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Cell Microbiol. 2006 Aug;8(8):1336-48.

Bivalent role of the phosphatidylinositol-3-kinase (PI3K) during influenza virus infection and host cell defence.

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Institute of Molecular Virology (IMV), ZMBE, Westfaelische-Wilhelms-University, Von-Esmarch-Str. 56, D-48149 Muenster, Germany.


Infections with influenza A viruses result in the activation of a variety of intracellular signalling pathways. Recent findings suggest that in response to double-stranded RNA (dsRNA), which is commonly used as a mimic for accumulating viral RNA, the phosphatidylinositol-3-kinase (PI3K) is activated and mediates activation of the transcription factor interferon regulatory factor 3 (IRF-3). Thus, we investigated the function of PI3K during influenza virus infection. The pathway was activated upon infection and consistent with earlier findings using dsRNA, inhibition of PI3K itself or block of signalling by the PI3K product, the second messenger phosphatidylinositol-3,4,5-trisphosphate (PIP3), results in misphosphorylation and impaired dimerization of IRF-3 as well as reduced IRF-3-dependent promoter activity. This would imply an antiviral function of the kinase in influenza virus-infected cells. However, upon inhibition of PI3K, titers of progeny virus were reduced rather than enhanced. This was coincident with a strong decrease of viral protein accumulation that was not due to a block of protein synthesis or inhibition of the viral polymerase complex. Immunofluorescence studies revealed that PI3K rather appears to regulate a very early step during viral entry. Thus PI3K is a perfect example of a seemingly antiviral signalling component that is misused by the virus to support effective replication.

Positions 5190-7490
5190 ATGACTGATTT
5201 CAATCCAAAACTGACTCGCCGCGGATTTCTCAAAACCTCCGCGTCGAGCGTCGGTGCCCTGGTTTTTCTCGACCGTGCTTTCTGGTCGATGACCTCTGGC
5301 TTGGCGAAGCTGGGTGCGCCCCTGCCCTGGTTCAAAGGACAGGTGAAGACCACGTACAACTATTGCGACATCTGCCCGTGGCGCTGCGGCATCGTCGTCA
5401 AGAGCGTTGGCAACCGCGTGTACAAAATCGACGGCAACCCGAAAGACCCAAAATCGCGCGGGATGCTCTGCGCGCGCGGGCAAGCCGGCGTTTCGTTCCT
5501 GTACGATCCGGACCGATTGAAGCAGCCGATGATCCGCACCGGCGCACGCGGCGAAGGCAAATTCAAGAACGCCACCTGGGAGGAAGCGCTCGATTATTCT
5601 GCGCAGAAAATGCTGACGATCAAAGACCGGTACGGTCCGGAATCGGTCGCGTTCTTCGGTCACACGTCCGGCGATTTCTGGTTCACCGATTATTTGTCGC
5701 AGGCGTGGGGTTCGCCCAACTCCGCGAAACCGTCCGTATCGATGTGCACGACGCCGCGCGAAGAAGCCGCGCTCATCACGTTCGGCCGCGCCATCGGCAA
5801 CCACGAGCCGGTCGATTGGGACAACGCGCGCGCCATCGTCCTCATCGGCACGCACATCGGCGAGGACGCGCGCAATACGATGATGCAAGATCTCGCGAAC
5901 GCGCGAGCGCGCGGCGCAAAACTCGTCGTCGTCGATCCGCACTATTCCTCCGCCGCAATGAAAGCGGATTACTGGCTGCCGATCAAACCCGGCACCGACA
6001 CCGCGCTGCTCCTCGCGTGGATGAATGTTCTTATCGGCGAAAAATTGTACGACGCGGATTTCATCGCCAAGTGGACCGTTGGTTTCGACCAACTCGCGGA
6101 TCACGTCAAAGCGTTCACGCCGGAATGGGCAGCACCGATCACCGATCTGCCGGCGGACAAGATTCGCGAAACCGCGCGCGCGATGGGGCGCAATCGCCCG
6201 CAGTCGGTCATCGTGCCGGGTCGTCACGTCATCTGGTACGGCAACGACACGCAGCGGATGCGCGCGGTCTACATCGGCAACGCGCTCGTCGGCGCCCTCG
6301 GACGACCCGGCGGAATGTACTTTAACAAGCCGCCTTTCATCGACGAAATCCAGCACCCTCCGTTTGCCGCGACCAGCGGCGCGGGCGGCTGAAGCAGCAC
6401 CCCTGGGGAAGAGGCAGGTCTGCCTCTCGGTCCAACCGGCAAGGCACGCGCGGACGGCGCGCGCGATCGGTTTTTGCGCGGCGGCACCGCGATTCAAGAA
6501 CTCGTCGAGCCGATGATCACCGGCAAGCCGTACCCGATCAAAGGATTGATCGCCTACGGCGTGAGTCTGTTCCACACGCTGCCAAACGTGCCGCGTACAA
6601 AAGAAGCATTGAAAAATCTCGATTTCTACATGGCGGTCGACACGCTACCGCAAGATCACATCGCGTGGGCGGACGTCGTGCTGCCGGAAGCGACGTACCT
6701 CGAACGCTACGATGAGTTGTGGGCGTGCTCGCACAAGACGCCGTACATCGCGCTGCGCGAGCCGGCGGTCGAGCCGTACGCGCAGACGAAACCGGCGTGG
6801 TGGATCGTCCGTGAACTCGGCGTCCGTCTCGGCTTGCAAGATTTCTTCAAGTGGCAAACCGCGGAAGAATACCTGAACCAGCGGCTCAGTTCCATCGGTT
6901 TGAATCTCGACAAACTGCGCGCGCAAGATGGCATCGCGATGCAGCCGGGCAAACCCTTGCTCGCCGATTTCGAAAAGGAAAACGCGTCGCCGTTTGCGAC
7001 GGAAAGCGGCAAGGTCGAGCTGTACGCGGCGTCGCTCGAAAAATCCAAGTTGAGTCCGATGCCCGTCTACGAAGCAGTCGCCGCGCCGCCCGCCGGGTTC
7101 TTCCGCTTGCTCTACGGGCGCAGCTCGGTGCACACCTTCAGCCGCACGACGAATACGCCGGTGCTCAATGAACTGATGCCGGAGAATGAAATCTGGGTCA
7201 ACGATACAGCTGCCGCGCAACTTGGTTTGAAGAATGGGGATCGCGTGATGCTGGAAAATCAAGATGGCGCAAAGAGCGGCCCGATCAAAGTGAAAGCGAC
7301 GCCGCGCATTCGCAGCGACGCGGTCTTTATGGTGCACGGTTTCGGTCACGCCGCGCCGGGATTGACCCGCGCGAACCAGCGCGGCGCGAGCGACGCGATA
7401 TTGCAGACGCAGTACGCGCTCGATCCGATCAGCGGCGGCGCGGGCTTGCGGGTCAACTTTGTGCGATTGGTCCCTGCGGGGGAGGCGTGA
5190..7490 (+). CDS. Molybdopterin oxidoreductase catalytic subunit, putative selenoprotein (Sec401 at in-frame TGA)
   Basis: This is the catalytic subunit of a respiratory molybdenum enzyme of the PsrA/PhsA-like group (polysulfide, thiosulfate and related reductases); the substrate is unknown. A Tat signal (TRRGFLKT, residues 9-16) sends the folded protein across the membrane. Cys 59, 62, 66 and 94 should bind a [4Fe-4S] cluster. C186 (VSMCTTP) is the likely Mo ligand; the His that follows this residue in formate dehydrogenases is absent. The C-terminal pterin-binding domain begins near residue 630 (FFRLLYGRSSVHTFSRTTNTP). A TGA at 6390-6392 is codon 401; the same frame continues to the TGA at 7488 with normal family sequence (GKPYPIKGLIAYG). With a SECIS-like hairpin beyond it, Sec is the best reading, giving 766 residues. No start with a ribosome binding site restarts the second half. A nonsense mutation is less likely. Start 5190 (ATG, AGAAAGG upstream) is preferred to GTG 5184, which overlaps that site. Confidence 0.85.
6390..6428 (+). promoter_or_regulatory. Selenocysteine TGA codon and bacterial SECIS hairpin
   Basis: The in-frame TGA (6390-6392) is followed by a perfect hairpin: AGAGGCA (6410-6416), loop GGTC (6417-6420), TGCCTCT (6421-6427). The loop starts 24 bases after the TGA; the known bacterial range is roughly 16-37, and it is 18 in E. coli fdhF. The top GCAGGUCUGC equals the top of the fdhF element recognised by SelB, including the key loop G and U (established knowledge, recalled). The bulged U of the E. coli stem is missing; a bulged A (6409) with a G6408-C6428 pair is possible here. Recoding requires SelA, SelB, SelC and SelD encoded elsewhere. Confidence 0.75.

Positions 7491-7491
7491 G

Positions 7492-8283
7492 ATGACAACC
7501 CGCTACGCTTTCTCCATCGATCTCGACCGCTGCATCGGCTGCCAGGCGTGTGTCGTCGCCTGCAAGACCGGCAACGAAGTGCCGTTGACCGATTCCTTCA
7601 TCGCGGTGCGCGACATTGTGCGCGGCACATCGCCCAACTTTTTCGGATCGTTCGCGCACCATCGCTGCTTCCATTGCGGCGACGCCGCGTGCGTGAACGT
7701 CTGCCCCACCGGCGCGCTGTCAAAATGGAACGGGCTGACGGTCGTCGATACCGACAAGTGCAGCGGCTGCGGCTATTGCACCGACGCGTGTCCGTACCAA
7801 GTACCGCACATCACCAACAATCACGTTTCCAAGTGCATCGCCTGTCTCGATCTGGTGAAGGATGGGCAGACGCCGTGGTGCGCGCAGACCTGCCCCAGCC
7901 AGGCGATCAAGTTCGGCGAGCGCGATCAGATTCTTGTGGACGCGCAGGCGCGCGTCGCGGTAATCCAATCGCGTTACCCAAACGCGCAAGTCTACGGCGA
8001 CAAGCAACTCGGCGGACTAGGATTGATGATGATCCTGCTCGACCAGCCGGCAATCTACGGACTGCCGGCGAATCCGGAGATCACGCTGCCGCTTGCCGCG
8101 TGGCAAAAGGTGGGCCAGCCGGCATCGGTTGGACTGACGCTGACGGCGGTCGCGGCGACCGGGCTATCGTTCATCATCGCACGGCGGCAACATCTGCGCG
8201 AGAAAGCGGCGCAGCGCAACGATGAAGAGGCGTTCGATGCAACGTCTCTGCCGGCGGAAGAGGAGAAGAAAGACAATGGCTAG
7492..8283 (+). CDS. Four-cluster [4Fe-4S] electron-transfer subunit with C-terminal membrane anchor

[Indexed for MEDLINE]

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